Anthony Bourdain hoodwinked writer David Simon into sitting down for a CNN segment with the promise of a cronut, New York's most in-demand food trend. Sadly, that cronut never materialized, and now Simon wants his just desserts: "Tony Bourdain, you lying sonofabitch, you owe me a motherfucking cronut."
• Charlie Gibson is retiring as anchor of ABC's World News Tonight at the end of the year; he'll be replaced by Diane Sawyer, who is stepping down as anchor of Good Morning America to take the job. And now Brian Williams will soon be the only man anchoring a nightly network newscast. [NYP]
• The 66th installment of the Venice Film Festival kicked off today. [THR]
• Thanks to the success of Royal Pains and Burn Notice, USA has scored the highest summer ratings in the history of cable television. [B&C]
• Current TV's Laura Ling and Euna Lee have broken their silence and are now describing some of what happened when they were captured in North Korea. Not all it, though. You'll have to buy their book to read the rest. [LAT]
• Is Jared Kushner looking to unload the Observer? That's the rumor. [Gawker]
From the creator of The Wire! Sort of! The Iraq miniseries Generation Kill premieres this weekend on HBO, with do-no-wrong David Simon linked as co-writer/executive producer of the seven-part event. The LA Times had a look and seems to have liked it fine, despite the fingerprints of journalist and source author Evan Wright having smudged some of the central characters' "expository dialogue."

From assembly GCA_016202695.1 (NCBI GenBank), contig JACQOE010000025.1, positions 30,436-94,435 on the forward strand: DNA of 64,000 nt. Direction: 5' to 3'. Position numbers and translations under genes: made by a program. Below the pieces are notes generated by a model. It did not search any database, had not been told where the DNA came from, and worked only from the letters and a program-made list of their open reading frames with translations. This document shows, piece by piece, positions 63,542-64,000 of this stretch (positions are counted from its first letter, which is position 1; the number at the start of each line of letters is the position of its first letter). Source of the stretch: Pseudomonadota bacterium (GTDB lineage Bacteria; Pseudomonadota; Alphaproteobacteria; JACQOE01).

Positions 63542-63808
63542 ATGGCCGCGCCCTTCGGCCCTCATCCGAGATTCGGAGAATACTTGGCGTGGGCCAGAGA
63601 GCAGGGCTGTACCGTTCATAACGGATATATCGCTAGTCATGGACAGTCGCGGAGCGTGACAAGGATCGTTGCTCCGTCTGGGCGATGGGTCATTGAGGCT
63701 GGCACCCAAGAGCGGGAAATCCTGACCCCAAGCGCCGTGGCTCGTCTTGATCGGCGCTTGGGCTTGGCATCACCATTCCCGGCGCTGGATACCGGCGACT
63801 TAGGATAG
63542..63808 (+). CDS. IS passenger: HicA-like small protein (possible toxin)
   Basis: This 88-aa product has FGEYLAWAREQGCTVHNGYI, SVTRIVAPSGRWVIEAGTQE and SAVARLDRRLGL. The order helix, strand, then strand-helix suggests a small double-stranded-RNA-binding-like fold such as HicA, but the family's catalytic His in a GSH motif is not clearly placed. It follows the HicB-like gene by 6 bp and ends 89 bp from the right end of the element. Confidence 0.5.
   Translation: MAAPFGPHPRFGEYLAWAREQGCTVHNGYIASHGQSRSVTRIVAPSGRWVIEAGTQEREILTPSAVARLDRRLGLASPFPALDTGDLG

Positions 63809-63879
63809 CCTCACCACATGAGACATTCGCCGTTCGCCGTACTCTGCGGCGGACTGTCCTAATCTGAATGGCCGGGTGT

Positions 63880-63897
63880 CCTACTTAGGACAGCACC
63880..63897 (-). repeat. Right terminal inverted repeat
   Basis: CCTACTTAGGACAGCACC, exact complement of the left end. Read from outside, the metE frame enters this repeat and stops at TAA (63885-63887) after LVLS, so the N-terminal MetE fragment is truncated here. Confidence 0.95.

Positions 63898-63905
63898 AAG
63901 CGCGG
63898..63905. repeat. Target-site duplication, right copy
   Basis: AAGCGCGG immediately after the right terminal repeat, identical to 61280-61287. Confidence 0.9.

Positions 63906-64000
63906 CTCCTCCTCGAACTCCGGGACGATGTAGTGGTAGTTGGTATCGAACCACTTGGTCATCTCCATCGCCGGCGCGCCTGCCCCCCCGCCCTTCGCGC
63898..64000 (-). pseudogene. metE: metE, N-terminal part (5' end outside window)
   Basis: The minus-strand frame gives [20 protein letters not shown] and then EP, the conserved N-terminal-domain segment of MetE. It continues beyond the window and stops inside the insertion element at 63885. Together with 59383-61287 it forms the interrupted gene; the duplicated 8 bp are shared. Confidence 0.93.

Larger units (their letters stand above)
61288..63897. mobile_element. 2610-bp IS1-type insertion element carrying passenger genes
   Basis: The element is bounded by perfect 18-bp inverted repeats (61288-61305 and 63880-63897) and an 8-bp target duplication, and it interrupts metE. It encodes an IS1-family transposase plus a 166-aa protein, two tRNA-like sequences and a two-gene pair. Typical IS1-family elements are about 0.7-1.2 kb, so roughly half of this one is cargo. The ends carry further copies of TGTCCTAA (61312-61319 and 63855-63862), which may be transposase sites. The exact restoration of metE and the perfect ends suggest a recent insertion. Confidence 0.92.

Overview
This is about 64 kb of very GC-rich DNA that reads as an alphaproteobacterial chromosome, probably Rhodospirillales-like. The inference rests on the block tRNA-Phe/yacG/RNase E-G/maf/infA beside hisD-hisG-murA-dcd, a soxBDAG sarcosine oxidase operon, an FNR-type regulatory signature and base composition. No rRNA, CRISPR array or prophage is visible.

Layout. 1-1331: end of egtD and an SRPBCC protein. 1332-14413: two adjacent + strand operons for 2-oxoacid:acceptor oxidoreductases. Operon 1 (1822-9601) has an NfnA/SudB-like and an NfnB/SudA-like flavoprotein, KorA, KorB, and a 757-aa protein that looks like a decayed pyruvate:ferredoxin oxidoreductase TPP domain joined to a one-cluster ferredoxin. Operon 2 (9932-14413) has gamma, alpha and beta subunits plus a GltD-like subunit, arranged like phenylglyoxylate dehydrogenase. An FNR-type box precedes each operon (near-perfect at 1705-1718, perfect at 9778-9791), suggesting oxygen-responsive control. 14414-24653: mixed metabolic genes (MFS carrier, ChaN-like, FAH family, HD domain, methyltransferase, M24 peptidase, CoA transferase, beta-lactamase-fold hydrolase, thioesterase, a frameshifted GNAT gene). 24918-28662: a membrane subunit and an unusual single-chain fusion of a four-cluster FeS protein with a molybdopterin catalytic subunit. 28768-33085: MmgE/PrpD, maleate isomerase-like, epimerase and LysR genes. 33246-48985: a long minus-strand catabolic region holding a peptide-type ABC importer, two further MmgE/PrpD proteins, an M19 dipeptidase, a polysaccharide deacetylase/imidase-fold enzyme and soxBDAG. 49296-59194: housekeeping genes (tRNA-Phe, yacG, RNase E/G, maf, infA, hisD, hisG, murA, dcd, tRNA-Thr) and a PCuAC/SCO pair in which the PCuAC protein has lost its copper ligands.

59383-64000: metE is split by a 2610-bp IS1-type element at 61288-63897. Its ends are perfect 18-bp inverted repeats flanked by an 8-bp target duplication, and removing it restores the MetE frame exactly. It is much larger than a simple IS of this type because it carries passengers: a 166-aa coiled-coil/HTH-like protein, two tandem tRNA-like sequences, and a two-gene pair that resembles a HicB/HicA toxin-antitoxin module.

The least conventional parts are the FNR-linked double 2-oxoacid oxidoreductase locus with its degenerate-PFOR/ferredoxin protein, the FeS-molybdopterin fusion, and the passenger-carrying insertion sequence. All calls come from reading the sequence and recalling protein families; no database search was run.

In one month's time, David Simon will (hopefully) dazzle and depress us all over again. The mastermind behind The Wire, HBO's stunning and somber study of urban decay, has created a seven-part miniseries called Generation Kill, once again for HBO. The series, based on the Evan Wright book, depicts a group of Marines during the first forty days of the current clusterfuck debacle in Iraq. While we've not seen a screener or anything, we can certainly hope that Simon's ultra-realistic, carefully worded style will make the series as icky, uncomfortable, and thoroughly fascinating as The Wire. Above find a trailer for the series, below a brief clip of cast and crew talking about the project.
Credit where it is due: after a mid-season wobble, which shook my devotion to the foundation, The Wire has come together for the conclusion. David Simon's incredibly ambitious drama of crime and corruption in a decaying Baltimore has been compared by Slate's Jacob Weisberg, among others, to the sprawling novels of the 19th century. Most creators would be flattered to be mentioned in the same sentence as Charles Dickens. Simon, who combines cynicism about the possibility of social change with complete faith in the importance of his art, makes grander literary references in a recent radio interview on NPR's Fresh Air. "We've been stealing from a lot of the Greek tragedies... Hubris, a willingness to challenge the gods, a willingness to engage in an argument against one's fate: the same things that Antigone or Oedipus struggled with we gave the same sort of dynamic to our characters... The gods are the post-industrial institutions of modern life. Whoever you serve. Wherever your paycheck comes from. Whatever calling you thought you had. On The Wire, there is every possibility it will betray you." Talk about hubris: such a claim would normally invite ridicule. But Simon, a frustrated former journalist, has defied the fate he's assigned to The Wire's heroes: the former journalist challenged the gods of television with a show that shouldn't have worked, and they let him succeed. After the jump, a clip from the interview with Fresh Air's Terry Gross.